In this Article
- What is Attention Deficit Hyperactivity Disorder?
- Difference Between ADD and ADHD
- How Common is Attention Deficit Hyperactivity Disorder in Kids?
- Who is Affected by ADHD?
- Types of ADHD
- Causes of ADHD in children
- ADHD Symptoms in Kids
- Related Disorders
- Risk Factors
- Skills Affected due to ADHD in a Child
- Things You Can Do At Home
- School Tips for ADHD Child
- Positive Effects of ADHD
- Do Children Outgrow ADHD?
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Attention deficit hyperactivity disorder or ADHD as it is commonly referred to is a common mental disorder that is diagnosed in children. It can continue till the child reaches his teens and sometimes even adulthood. It can affect the child’s behaviour and performance at school as well as impact relationships with people.
What is Attention Deficit Hyperactivity Disorder?
ADHD causes children to become hyperactive, and they are unable to focus on the activities at hand. It becomes increasingly difficult for them to control their impulses nor are they able to pay attention to their studies at school. The symptoms of ADHD are at times difficult to diagnose and vary from person to person. During the early school years, a child may have difficulty in focusing on studies and paying attention to what is being taught. This is the time when ADHD is generally discovered to have affected the child. Daily activities like brushing teeth, getting ready for school, and finishing homework can become challenging for children who suffer from it.
Generally, it is the class teacher who notices the symptoms when he/she observes that the child is restless and has trouble sitting in a place for long. Kids with Attention Deficit Hyperactivity Disorder are also identified by their overexcited behaviour and animated way of interacting with others, along with peculiar attention issues.
Like ADHD, ADD in children (Attention Deficit Disorder) is also noticed quite early during their growing years. However, since kids with ADD are not hyperactive, they generally escape attention. They are mostly in their own world and seem to be daydreaming most of the time. It is a subtype of ADHD, and its formal name is ADD – Predominantly Inattentive Type.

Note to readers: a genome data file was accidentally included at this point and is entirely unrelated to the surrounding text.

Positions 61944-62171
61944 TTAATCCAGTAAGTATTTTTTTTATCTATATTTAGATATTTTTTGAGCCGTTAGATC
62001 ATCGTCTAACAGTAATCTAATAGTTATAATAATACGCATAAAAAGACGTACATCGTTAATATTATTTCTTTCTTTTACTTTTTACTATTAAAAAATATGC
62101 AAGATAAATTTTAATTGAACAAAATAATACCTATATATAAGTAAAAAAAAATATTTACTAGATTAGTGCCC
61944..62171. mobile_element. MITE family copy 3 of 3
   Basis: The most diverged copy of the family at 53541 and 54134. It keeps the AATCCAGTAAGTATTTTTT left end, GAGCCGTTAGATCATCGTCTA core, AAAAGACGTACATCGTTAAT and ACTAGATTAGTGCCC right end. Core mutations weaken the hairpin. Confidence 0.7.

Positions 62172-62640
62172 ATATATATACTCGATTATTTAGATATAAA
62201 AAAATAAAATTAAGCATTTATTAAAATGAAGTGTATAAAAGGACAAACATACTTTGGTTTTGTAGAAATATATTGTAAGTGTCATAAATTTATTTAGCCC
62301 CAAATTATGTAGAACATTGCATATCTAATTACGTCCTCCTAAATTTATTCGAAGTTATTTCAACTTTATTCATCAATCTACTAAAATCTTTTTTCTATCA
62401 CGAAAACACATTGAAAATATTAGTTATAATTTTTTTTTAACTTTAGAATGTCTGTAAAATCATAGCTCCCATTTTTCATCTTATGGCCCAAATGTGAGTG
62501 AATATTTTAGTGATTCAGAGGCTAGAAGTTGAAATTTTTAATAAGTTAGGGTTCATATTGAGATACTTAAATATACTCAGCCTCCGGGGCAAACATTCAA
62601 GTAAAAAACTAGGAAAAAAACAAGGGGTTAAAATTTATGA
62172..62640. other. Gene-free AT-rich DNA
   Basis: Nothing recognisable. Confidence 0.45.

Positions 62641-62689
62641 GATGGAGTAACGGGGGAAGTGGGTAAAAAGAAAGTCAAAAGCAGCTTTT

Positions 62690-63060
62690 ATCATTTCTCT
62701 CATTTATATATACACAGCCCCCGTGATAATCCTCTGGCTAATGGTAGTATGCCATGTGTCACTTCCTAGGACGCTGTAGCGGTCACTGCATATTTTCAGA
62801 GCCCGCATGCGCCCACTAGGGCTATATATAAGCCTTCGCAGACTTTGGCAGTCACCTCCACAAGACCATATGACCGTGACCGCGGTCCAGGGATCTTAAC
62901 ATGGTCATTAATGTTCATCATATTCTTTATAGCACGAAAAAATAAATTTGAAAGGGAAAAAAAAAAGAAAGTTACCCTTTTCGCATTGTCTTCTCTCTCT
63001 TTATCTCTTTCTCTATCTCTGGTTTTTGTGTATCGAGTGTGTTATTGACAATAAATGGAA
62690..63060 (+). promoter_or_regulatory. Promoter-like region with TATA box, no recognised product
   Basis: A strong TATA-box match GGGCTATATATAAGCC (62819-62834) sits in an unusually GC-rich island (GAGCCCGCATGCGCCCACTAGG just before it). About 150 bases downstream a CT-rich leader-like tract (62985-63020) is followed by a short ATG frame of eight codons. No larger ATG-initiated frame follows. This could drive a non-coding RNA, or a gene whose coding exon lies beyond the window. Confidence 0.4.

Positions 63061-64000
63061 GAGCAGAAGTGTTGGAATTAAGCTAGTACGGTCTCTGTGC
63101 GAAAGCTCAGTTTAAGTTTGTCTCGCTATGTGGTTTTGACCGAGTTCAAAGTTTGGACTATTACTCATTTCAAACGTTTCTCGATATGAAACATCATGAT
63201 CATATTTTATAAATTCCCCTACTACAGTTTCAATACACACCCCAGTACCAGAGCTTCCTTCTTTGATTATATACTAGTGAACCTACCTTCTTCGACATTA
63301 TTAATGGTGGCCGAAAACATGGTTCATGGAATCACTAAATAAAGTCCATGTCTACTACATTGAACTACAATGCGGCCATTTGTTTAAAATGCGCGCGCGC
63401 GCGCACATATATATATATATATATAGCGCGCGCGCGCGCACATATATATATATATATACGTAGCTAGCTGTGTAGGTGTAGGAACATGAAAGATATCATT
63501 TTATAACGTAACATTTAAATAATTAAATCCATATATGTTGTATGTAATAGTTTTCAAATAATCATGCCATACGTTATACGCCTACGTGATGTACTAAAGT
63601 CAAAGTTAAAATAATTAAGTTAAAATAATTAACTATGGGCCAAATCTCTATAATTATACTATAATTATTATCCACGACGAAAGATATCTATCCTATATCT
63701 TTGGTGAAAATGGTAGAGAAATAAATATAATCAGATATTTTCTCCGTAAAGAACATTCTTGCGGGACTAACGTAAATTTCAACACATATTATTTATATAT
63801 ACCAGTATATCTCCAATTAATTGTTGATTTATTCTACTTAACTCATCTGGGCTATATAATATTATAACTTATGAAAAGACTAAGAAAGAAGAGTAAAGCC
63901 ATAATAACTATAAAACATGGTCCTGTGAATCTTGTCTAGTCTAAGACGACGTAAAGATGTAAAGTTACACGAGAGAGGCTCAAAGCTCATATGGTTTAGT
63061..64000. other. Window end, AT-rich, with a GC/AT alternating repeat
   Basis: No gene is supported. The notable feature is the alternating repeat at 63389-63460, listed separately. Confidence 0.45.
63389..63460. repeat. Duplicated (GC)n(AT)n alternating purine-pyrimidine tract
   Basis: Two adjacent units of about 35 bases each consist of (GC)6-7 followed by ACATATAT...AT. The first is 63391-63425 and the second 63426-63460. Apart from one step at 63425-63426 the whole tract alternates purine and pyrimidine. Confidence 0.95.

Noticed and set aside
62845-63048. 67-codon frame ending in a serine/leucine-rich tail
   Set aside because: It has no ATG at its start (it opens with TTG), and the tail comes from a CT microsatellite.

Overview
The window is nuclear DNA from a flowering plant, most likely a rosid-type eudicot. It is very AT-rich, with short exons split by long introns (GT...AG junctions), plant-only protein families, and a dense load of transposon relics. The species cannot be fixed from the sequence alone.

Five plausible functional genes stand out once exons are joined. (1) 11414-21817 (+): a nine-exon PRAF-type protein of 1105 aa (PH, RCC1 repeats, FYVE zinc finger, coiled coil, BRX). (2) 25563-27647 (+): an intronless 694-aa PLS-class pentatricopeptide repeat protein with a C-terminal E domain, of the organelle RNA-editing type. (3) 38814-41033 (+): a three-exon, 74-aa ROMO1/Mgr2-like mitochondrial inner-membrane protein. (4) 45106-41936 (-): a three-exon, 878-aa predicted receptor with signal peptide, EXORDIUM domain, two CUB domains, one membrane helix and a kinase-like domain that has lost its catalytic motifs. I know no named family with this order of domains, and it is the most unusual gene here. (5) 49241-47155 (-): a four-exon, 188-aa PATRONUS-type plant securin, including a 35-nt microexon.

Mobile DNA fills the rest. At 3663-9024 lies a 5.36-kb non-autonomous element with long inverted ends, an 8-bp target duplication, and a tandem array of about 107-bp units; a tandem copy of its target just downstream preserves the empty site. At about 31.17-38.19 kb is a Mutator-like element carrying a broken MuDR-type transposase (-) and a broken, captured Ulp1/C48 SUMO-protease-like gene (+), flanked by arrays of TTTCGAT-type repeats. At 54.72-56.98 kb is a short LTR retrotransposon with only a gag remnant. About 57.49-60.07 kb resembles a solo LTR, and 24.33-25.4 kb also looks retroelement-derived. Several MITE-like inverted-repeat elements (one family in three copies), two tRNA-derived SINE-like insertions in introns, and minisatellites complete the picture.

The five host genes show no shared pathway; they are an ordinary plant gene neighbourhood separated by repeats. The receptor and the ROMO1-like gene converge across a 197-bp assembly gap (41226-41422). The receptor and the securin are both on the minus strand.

Difference Between ADD and ADHD
ADD means Attention Deficit Disorder, while ADHD stands for Attention Deficit Hyperactivity Disorder. Hyperactivity is the key differentiator between both terms. The primary difference between ADD and ADHD is that those affected by ADHD are extremely hyperactive and are unable to sit still even for short time periods. It is their restlessness that gives a clue to their teachers and parents. They have attention issues, and their behaviour is often mistaken for rowdiness, which is generally not the case. As opposed to this, kids who suffer from ADD are thought to be moody, isolated, shy, and in their own dream world. They will never disrupt class sessions and can remain unnoticed in daily life, while they quietly suffer from this ailment. However, both disorders affect one’s ability to remain focused on daily activities like homework, interacting with other kids, and listening to the teachers.
ADD is a subtype of ADHD and is often used in place of ADHD by teachers and parents. It is formally known as ADHD – Predominantly Inattentive Type and is now recognised by this name in the medical world. Overall, there are three types of ADHD, the other two being ADHD-Predominantly Hyperactive-Impulsive Type and ADHD-Combined Type (this shows symptoms of both – Inattentive and Hyperactive-Impulsive types).
As opposed to ADHD, kids who are affected by ADD (ADHD-Inattentive type) are unable to follow instructions they receive from their parents and teachers. Following directions and completion of simple tasks becomes difficult for them and this projects an image of being forgetful and careless. Since they are slow to respond and cannot process a barrage of information, they appear sluggish to the outside world. Parents feel that their child is ignoring them or is being plain stubborn and this turns out to be quite a frustrating experience for them while raising the child.